• Great to hear that your minds are still on this stuff. I don't have anything new to bring in with me today on my end, but I wanted to come by and share this in case you hadn't seen it:
    http://ryanmacklin.com/2014/05/omega/

    To summarize, Ryan Macklin played an Apocalypse World game on Omega with two setting tweaks: The mass relay blew the fuck up for god knows why, and while Aria held it together for a while, she's got killed dead. Other than that? Not a change to be found, rules are exactly the same.
    Obviously that doesn't work for a lot of what we want to do with the Mass Effect hacks a lot of the time. It's a very specific setting in a lawless and resource-scarce place with an immense power vacuum. That doesn't know how to handle the more team-based thing I have in the works, or the sort of political stuff 3Jane had, or whatever. But it goes a long way to show that simply setting-shifting a hack can totally work for Mass Effect, and makes me wonder if I'm being too specific and granular when I work.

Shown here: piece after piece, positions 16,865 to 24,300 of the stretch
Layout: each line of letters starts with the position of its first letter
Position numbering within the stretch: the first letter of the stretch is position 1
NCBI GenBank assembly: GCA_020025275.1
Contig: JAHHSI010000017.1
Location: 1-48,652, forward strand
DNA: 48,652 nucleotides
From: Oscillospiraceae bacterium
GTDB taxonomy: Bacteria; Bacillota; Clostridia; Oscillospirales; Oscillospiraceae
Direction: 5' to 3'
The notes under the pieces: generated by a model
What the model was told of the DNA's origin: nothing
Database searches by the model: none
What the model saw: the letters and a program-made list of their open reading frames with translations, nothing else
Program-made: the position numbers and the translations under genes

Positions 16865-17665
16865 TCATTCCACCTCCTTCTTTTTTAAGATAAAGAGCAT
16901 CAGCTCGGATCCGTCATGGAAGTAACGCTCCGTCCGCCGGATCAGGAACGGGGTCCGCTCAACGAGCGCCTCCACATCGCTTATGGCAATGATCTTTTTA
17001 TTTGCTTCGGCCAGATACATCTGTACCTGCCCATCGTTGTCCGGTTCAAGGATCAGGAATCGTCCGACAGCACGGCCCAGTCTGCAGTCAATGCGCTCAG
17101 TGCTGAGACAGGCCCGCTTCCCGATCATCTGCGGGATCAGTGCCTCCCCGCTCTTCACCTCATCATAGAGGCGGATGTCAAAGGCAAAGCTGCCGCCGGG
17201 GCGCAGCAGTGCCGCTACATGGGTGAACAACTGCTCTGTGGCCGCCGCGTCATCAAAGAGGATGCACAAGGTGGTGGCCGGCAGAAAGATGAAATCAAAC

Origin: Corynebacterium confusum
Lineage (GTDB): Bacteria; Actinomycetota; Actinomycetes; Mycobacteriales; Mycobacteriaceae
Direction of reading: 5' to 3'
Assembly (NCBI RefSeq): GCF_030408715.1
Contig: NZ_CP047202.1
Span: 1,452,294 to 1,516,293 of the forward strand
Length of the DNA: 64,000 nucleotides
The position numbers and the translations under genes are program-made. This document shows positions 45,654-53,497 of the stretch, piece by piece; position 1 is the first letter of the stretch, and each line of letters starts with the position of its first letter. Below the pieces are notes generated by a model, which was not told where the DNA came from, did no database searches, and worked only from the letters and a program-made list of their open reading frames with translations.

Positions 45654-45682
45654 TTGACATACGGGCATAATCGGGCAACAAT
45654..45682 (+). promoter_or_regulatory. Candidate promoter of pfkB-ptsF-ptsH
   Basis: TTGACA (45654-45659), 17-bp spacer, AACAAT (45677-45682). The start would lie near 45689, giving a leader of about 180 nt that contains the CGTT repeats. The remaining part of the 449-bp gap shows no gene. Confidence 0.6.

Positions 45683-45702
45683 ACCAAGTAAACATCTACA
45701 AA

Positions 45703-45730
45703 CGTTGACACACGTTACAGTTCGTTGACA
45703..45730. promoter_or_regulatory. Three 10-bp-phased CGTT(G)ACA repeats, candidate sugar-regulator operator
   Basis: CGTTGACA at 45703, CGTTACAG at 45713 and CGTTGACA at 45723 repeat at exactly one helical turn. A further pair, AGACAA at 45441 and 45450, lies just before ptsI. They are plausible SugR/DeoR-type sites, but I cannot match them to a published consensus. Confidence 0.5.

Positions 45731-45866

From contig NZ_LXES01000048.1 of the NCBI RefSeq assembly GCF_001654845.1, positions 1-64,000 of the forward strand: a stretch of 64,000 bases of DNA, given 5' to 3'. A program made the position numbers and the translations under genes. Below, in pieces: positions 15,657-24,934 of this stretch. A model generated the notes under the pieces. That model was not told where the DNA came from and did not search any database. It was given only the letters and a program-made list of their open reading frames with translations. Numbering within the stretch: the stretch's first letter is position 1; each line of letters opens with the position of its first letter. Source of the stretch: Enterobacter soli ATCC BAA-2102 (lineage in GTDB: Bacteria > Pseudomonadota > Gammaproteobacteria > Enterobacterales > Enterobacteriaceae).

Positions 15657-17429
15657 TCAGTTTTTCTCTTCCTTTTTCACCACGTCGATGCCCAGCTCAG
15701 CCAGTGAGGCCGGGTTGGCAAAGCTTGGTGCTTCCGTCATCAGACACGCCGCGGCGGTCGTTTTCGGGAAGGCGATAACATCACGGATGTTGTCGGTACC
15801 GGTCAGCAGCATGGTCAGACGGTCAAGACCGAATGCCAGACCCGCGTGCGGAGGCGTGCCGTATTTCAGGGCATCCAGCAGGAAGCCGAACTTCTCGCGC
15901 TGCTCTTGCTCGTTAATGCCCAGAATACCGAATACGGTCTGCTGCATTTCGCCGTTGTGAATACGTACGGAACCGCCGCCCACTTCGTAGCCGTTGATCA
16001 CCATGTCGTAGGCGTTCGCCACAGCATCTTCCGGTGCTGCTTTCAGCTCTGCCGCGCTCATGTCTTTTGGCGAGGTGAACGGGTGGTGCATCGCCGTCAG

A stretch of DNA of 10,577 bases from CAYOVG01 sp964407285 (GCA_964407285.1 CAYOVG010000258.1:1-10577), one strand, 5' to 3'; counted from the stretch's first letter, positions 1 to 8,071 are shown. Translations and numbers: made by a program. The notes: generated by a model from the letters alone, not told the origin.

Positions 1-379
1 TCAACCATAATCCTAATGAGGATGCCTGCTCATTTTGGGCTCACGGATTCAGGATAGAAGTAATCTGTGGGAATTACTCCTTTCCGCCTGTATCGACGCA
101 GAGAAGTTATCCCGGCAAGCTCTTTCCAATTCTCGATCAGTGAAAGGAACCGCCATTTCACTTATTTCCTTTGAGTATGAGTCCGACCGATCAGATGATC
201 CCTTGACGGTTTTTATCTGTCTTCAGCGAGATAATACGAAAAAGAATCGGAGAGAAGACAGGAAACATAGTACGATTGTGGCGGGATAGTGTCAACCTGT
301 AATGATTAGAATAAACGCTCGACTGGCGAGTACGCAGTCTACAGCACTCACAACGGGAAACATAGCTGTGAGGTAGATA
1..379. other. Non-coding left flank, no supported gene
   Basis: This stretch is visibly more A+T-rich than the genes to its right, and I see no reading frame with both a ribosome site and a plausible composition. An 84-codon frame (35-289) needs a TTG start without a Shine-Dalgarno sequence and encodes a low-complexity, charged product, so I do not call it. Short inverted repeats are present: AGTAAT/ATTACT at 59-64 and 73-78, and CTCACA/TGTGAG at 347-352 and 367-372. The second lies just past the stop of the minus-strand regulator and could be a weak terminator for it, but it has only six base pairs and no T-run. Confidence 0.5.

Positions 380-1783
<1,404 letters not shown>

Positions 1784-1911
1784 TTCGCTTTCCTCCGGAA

The other big surprise to me was the mention that Adam Koebel has been playing with an ME-inspired hack of DW. Has anyone been following him on G+ enough to know what's goin' on there? I'm curious if he or Ryan have thoughts that we're maybe looking past or around in our own hackwork.
    (does anyone know if they have accounts here we can summon into this thread with the @ thing?)

    Anyway, just wanted to share that.
  • I didn't actually play the Omega AW-setting. I just spec'd it out, because I want to play in it.

    - Ryan (commenting on S-G for the first time in years)